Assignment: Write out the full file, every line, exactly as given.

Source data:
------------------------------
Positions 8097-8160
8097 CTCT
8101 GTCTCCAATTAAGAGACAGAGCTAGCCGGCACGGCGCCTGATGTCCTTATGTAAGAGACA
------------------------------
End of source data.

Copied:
Positions 8097-8160
8097 CTCT
8101 GTCTCCAATTAAGAGACAGAGCTAGCCGGCACGGCGCCTGATGTCCTTATGTAAGAGACA